About Ferguson, Missouri
Ferguson is a city in St. Louis County, Missouri, United States. It is part of the Greater St. Louis metropolitan area. Per the 2020 census, the population was 18,527.
What is now the city of Ferguson was founded in 1855, when William B. Ferguson deeded 10 acres (4.0 ha) of land to the Wabash Railroad in exchange for a new depot and naming rights. The settlement that sprang up around the depot was called Ferguson Station. Ferguson was the first railroad station connected directly to St. Louis. The station is a focal point of the city's history and is depicted on the city flag, designed in 1994.
Ferguson's first schoolhouse was built in 1878. Ferguson was incorporated as a city in 1894.
Emerson Electric moved its headquarters to Ferguson during the 20th century.
Until the 1960s, Ferguson was a sundown town where African Americans were not allowed to remain after nightfall.
Ferguson made frequent worldwide headlines for months following the 2014 killing of Michael Brown Jr. by a police officer and the ensuing civil unrest. The United States Department of Justice investigation which followed resulted in large legal fees for the town, in excess of $300,000 a year. The city now has a higher sales tax, utility gross receipts tax, and franchise tax for 2017/2018 to generate more revenue.
Ferguson elected its first black and first female mayor, Ella Jones, on June 2, 2020.
The population of Ferguson grew rapidly during the late nineteenth century. In 1880 the population of the then Ferguson Station was 185 people. By 1890 the population was recorded as being 750 and only four years later it had increased to 1200.
The population of Ferguson continued to grow rapidly during the first six decades of the twentieth century, from 1,015 people in 1900 to 22,149 people in 1960, an average growth rate of 5% per year. Since 1960 the population has remained nearly constant.
The ethnic composition of Ferguson has shifted, however. In 1970, 99% of the population of Ferguson was white and 1% black. In 1980, the proportion of white residents went down to 85%, whereas the proportion of black residents rose to 14%. In 1990, residents of Ferguson who were identified in the U.S. Census as white comprised 73.8% of the total, while those identified as black made up 25.1%. The remainder, 1.1%, identified with other racial categories. In the 2000 U.S. Census, 44.7% were white and 52.4% were African-American, now the majority ethnicity.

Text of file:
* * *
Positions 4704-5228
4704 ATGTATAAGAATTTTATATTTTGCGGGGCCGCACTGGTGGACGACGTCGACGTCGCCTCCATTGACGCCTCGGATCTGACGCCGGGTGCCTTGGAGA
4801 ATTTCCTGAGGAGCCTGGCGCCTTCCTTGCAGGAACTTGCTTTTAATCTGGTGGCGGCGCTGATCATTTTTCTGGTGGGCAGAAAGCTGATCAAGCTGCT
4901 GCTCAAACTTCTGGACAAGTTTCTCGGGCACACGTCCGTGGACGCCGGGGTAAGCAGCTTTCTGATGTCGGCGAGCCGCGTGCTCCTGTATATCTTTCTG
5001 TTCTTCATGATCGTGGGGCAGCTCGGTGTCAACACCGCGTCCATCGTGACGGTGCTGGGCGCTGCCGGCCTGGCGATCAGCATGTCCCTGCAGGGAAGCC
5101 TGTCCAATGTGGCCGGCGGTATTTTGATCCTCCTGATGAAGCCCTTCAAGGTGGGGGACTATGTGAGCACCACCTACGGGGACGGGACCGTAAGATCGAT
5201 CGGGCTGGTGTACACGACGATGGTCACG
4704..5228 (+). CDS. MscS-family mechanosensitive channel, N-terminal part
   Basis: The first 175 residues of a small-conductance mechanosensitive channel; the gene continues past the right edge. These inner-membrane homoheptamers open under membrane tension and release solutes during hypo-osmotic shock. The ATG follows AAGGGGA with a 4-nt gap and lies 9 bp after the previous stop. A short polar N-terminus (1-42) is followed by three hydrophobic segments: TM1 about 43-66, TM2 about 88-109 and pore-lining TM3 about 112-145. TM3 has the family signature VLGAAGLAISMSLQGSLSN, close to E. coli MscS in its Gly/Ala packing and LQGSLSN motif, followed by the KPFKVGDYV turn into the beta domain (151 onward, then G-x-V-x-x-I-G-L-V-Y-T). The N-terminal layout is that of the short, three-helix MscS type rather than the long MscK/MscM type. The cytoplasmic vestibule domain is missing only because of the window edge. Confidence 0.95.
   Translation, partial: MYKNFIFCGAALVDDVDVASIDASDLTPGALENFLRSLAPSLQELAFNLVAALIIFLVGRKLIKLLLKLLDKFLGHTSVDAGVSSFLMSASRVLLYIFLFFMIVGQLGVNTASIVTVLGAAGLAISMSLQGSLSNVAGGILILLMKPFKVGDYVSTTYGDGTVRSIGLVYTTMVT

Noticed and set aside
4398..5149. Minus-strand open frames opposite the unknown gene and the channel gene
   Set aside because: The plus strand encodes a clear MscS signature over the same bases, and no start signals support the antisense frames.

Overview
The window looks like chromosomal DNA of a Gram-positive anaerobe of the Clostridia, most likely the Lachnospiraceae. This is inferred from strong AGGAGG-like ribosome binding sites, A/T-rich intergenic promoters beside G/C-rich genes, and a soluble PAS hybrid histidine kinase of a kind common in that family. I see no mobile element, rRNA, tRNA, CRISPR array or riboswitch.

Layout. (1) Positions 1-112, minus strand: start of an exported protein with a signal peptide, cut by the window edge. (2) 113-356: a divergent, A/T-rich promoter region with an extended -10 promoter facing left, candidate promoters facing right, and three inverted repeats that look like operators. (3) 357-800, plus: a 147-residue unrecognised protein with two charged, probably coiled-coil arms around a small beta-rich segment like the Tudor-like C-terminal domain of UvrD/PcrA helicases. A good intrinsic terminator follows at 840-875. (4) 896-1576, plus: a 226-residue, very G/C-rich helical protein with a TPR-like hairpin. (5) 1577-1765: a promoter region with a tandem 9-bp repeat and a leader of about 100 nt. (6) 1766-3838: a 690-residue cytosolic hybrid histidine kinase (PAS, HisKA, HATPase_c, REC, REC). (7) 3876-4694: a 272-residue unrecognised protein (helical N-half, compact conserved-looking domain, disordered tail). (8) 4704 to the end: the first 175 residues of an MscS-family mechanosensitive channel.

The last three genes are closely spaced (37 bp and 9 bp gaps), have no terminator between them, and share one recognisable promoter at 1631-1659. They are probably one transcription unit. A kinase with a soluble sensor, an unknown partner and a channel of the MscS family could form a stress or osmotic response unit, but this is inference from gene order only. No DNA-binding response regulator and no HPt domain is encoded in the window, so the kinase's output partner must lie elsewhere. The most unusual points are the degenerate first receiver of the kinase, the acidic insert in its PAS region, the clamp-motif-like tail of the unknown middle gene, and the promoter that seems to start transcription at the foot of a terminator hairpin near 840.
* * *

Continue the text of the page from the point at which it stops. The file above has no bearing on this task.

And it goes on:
Note: the US Census treats Hispanic/Latino as an ethnic category. This table excludes Latinos from the racial categories and assigns them to a separate category. Hispanics/Latinos can be of any race.
As of the 2010 U.S. Census, there were 21,203 people, 8,192 households, and 5,500 families residing in the city. The population density was 3,425.4 inhabitants per square mile (1,322.6/km2). There were 9,105 housing units at an average density of 1,470.9 per square mile (567.9/km). The racial makeup of the city was 67.4% black, 29.3% white, 0.5% Asian, 0.4% Native American, 0.4% from other races, and 2.0% from two or more races. Hispanic and Latino of any race were 1.2% of the population.
There were 8,192 households, of which 39.1% had children under the age of 18 living with them, 29.6% were married couples living together, 31.5% had a female householder with no husband present, 6.1% had a male householder with no wife present, and 32.9% were non-families. 28.2% of all households were made up of individuals, and 7.4% had someone living alone who was 65 years of age or older. The average household size was 2.56 and the average family size was 3.12.
The median age in the city was 33.1 years. 28.7% of residents were under the age of 18; 10.4% were between the ages of 18 and 24; 25.2% were from 25 to 44; 25.3% were from 45 to 64; and 10.3% were 65 years of age or older. The gender makeup of the city was 44.8% male and 55.2% female.
According to the United States Census Bureau, the city has a total area of 6.20 square miles (16.06 km), of which 6.19 square miles (16.03 km2) is land and 0.01 square miles (0.03 km) is water.
Ferguson has a humid subtropical-continental climate. Winters are cold, while summers are hot and humid. The record high is 115 °F, and the record low is −19 °F.